March 16, 2011 | 12:59 pm
Posted by Naomi Pfefferman
Artist-filmmaker Julian Schnabel understands why some Jews have condemned his movie, “Miral,” which opens March 25, as an anti-Israel screed: “It comes out of fear,” he told me by phone from New York this morning. “The fear that the Holocaust occurred, that ‘We have been [decimated] and we don’t want it to happen again;’ that ‘these people, the Palestinians, are against us having a state of Israel, and we must fight for that no matter what happens.’ But I don’t believe that’s true. I believe a Jewish homeland in Israel is super important, and a great thing, but we must have empathy, we have to be sensitive. I don’t think it’s a very encouraging way to look at people, as ‘us and them.’ It isn’t us and them. We are all human beings. And what is good for the Palestinians is also good for the Israelis.”
Not everyone agrees with Schnabel about “Miral.” Mainstream Jewish groups such as American Jewish Committee and The Simon Wiesenthal Center have condemned the film as as one-sided propaganda, and in particular its United States premiere at the United Nations on Monday. “Others have attacked me because the film isn’t pro-Palestinnian enough,” Schnabel said. “I really can’t believe I’m even talking about this because ‘Miral’ is a movie about a girl and her family,” he added. “If the movie had been set in Afghanistan, we wouldn’t even be on the telephone today.”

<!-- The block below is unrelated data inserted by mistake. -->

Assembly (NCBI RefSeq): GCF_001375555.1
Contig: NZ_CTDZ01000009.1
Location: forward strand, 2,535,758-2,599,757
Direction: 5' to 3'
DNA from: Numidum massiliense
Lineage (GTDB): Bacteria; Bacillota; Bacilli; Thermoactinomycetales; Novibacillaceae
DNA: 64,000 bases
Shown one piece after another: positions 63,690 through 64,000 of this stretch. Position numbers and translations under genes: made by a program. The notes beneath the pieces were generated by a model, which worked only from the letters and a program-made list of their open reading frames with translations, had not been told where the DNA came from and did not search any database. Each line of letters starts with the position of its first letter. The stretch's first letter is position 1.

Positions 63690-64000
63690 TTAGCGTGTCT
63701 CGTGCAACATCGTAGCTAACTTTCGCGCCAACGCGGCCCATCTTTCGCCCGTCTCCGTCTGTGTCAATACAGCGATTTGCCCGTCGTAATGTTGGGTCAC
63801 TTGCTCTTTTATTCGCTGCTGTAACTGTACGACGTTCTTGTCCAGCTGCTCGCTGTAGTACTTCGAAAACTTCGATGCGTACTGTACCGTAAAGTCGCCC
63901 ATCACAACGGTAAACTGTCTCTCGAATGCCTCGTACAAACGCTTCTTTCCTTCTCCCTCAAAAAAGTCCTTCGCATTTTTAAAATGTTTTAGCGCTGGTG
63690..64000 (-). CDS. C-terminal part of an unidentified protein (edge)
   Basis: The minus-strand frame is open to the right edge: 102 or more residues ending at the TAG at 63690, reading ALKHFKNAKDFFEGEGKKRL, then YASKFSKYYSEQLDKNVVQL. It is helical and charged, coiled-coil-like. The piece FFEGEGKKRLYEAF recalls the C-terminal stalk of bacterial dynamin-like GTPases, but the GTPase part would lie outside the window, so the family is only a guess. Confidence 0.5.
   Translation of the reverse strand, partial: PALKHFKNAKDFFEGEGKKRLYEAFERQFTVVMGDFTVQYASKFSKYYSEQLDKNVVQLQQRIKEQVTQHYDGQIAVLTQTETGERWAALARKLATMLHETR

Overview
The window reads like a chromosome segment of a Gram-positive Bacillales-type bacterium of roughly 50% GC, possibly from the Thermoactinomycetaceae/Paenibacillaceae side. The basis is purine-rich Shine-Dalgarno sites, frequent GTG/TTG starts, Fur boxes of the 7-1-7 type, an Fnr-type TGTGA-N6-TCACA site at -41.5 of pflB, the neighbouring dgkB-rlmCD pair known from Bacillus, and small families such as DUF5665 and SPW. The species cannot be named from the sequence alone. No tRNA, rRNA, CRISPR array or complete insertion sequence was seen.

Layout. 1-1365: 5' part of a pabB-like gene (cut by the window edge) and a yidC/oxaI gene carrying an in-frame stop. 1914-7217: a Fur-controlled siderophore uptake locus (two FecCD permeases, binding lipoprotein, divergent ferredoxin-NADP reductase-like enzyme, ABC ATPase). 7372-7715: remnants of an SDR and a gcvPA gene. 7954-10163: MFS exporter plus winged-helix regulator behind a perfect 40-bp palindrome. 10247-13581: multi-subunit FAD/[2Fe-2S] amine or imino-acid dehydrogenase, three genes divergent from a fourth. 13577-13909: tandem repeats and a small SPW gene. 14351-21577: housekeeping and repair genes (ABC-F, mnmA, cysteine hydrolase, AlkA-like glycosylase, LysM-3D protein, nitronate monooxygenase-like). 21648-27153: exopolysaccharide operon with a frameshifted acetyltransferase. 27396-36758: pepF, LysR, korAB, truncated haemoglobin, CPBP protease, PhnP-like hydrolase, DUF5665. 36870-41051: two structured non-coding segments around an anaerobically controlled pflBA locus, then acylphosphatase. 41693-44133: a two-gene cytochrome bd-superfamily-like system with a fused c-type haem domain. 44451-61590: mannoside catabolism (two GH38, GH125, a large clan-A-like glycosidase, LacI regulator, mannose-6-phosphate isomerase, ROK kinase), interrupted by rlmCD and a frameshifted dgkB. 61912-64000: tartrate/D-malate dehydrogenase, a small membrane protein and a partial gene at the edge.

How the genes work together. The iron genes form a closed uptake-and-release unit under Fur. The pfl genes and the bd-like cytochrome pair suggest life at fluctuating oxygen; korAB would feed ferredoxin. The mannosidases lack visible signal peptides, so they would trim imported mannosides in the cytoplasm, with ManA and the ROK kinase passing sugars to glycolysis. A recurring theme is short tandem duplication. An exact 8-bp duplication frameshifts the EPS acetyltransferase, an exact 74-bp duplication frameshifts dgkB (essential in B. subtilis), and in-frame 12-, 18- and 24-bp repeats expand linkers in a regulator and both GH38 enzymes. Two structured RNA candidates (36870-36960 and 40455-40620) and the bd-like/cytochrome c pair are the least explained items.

“Miral”—which is based on an autobiographical novel by Schnabel’s girlfriend, the journalist Rula Jebreal—spotlights a Palestinian girl, orphaned after her mother commits suicide, who becomes radicalized while teaching in a refugee camp during the first Intifada in 1987. In one scene, the fictional Miral (Freida Pinto) is arrested in the middle of the night for her association with activists, then brutally beaten during her interrogation in an Israeli prison. In another, a female terrorist attempts to place a bomb in an Israeli cinema, while the rape scene from Roman Polanski’s “Repulsion” plays on the screen. The sequence is a metaphor not only for the rape of Miral’s mother – which propels the woman’s suicide —but also for the protagonists’ perception of the rape of the Palestinian people, Schnabel said.
“Just as if I were painting a portrait, I’m dealing with what is in the frame that is related to Rula, and to Miral’s point of view,” said Schnabel, whose previous films include the acclaimed “The Diving Bell and the Butterfly.” “It’s not from my omniscient point of view of a 59-year-old Jewish guy who’s got all these different facts where I have to explain who attacked whom in the Six Days War. It’s Miral’s family history as it was told to her, and as it was lived by her. And that’s the power of the story. I can’t do this inexhaustible summation of the Israeli-Palestinian conflict. There are just too many stories.”
Not that Schnabel is without his own opinion. “When I shot the movie and lived and worked in Israel and in Palestine, I was pretty ashamed of certain situations that I witnessed,” he said. “I felt it was like apartheid over there, and that’s very disappointing. There’s democracy for Jewish people in Israel but I don’t think there’s democracy for Palestinian people….When I see a kid with pais and a yarmulke throwing a rock into a Palestinian home and screaming at them, that doesn’t seem to be the Jewish way to me.”